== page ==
The patient was commenced on a standardised regimen consisting of isoniazid, kanamycin, ofloxacin, pyrazinamide, ethionamide, and terizidone. Sputum cultures were negative. Phenotypic DST on the isolated cultured from the aspirate revealed monoresistance to rifampicin, with phenotypic susceptibility to isoniazid, ofloxacin, and kanamycin. The soft tissue swelling reduced significantly in the first month of treatment and his drug regimen including isoniazid was continued.


I. How common is drug-resistant TB in extrapulmonary TB disease?

II. Should this patient have been treated for XDR-TB when the initial laboratory result was received?


I. The burden of drug resistance in extrapulmonary TB has not been well characterised. Case series from uMzinyathi district in KwaZulu-Natal have suggested relatively high prevalence of XDR-TB from pleural and lymph node aspirates (7/21 or 33.3% of culture-positive isolates were XDR) and also from blood cultures (20/41 or 48.8% of culture-positive isolates were XDR). However, these series had inherent bias as aspirates were more likely to be performed when there was pre-existing concern about drug resistance. In addition this sub-district continues to have different epidemiology of drug resistance than elsewhere so the results may not be representative. There is some preliminary evidence that the Xpert MTB/RIF assay can be performed with extrapulmonary specimens and it is hoped this may bring some new understanding to the epidemiology of drug resistance in EPTB.

II. It is important to remember always to treat the patient and not the laboratory result. In this case, at the time the initial laboratory result (showing XDR-TB) was received, there was no strong evidence of active TB disease. Instituting treatment with the inherent risks of toxicity would not have been in the best interests of the patient. Full reassessment of the patient for active disease and then close follow-up and monitoring of symptoms and signs is appropriate. Ultimately the strain isolated from the soft tissue disease had a different susceptibility pattern and an appropriate treatment regimen has been instituted.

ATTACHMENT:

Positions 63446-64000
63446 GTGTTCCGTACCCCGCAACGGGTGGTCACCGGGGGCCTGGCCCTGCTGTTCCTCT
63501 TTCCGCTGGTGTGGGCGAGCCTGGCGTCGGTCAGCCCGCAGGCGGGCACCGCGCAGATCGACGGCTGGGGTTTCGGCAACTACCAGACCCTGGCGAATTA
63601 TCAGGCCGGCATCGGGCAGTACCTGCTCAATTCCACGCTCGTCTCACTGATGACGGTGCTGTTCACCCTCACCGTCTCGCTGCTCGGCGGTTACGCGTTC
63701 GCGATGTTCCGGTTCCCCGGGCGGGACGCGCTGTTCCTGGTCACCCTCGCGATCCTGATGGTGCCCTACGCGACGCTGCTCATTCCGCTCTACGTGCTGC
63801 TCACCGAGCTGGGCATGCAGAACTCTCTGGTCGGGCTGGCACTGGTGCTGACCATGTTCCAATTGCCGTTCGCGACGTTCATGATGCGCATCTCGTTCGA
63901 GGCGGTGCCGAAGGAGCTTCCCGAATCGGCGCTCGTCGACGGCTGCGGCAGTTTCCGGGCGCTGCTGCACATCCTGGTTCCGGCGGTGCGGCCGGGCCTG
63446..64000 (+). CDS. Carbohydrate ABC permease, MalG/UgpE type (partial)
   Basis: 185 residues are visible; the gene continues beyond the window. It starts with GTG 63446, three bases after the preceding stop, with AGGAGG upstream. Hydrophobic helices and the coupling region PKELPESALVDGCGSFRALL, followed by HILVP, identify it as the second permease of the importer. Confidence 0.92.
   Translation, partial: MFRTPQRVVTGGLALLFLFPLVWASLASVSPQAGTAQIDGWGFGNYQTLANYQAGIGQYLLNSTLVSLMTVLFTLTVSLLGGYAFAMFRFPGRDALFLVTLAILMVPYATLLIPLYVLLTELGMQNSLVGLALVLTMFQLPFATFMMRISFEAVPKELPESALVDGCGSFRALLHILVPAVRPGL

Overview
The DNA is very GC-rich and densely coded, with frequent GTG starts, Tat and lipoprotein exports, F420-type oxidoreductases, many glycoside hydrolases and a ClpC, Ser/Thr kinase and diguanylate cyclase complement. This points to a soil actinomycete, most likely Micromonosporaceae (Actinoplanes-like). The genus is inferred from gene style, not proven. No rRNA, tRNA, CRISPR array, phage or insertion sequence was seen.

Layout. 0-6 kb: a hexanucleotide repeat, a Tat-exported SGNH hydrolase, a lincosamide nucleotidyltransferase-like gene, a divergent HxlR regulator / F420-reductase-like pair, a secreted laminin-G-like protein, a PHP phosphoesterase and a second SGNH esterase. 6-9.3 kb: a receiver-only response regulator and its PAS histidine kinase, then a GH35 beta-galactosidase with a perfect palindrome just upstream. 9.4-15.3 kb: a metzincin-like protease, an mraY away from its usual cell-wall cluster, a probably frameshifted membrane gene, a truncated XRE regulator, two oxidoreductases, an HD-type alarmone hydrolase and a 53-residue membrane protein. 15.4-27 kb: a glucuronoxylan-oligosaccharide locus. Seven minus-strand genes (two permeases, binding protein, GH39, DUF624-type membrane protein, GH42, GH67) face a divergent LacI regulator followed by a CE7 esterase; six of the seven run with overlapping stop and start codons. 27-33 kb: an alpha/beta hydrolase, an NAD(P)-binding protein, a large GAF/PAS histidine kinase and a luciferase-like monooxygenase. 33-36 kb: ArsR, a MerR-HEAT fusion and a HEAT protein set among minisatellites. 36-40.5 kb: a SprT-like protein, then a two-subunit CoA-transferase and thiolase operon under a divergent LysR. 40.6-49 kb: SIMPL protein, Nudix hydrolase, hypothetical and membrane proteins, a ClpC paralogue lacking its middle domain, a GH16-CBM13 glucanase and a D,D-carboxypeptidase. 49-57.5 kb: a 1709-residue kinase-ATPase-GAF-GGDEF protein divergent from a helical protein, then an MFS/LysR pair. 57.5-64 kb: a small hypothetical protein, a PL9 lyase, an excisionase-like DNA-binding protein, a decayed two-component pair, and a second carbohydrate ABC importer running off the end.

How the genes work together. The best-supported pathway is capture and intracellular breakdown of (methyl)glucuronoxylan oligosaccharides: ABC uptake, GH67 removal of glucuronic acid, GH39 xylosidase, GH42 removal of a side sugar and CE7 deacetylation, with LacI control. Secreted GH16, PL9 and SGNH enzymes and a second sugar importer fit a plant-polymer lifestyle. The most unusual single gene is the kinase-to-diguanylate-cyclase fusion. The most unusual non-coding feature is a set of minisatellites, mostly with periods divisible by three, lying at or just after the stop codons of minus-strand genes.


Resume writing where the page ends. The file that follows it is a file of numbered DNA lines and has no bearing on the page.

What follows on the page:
Key learning points

Drug-resistant extrapulmonary TB should generally be treated with the same regimens and for the same duration as for pulmonary disease

Always remember to treat the patient and not the laboratory result. Diagnostic test results should always be considered in conjunction with the clinical features before a management decision is made

Further Reading

Heysell SK, Moll AP, Gandhi NR, et al. Extensively drug-resistant Mycobacterium tuberculosis from aspirates, rural South Africa. Emerg Infect Dis 2010; 16: 557-560

Heysell SK, Thomas TA, Gandhi NR, et al. Blood cultures for the diagnosis of multidrug-resistant and extensively drug-resistant tuberculosis among HIV-infected patients from rural South Africa: a cross-sectional study. BMC Infect Dis 2010; 10: 344

Vadwai V, Boehme C, Nabeta P, et al. Xpert MTB/RIF: a new pillar in diagnosis of extrapulmonary tuberculosis? J Clin Microbiol 2011; 49: 2540-2545


Although every attempt has been made to ensure that the information in this book is accurate and up-to-date, the authors and publishers accept no responsibility for any loss or damage resulting from use of the information herein.

It is the responsibility of the individual clinician or health care worker to abide by national and local guidelines and protocols regarding management of HIV and TB. Information regarding drug indications and dosages should be checked with the national or local formulary, or with the pharmaceutical package insert.

None of the authors has declared any competing financial interests with regards to any material discussed within the HIV and TB Drug Resistance and Clinical Management Case Book.

SATuRN output, All cases...

HIV Case 1 - Adult female with virological failure on first line d4T/3TC/EFV
HIV Case 2 - Adult female patient with virological failure on first line therapy after substitution of EFV to NVP
HIV Case 3 - Adult female patient on treatment for epilepsy with virological failure on TDF/3TC/EFV; previous single dose NVP for PMTCT
TB Case 1 - HIV-infected TB suspect with previous history of TB treatment: Xpert MTB/RIF test
TB Case 2 - HIV-infected TB suspect with household MDR-TB contact: Xpert MTB/RIF test
TB Case 3 - HIV-infected adult male with a laboratory report showing extensively drug-resistant TB (XDR-TB)

SATuRN output, All cases...